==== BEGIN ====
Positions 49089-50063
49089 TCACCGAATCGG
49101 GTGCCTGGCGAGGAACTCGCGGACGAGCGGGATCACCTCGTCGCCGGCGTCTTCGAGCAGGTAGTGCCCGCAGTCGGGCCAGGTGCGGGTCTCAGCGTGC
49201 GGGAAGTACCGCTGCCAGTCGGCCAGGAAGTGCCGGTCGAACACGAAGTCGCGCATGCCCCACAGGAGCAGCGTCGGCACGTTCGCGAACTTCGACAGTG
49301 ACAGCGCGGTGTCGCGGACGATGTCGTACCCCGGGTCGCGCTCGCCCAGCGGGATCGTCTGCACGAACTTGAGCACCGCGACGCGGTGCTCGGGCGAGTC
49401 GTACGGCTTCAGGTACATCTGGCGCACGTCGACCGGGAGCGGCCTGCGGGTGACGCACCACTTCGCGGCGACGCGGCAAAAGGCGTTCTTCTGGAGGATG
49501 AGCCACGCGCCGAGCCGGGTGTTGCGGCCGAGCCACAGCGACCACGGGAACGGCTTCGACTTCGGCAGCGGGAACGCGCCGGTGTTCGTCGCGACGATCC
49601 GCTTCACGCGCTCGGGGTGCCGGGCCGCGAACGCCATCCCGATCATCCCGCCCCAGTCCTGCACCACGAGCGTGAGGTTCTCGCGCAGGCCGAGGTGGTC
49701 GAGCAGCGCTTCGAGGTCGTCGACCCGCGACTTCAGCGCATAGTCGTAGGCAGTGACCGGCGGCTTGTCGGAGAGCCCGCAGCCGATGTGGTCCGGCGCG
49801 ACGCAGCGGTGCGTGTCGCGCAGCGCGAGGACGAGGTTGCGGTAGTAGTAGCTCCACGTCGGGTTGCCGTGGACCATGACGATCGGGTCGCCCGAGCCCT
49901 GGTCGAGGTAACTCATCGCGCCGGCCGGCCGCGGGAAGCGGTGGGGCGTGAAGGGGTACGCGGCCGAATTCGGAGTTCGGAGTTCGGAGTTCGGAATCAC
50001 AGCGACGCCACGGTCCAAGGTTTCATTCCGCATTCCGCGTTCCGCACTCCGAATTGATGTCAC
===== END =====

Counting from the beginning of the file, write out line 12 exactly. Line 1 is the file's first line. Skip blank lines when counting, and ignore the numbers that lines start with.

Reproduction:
50001 AGCGACGCCACGGTCCAAGGTTTCATTCCGCATTCCGCGTTCCGCACTCCGAATTGATGTCAC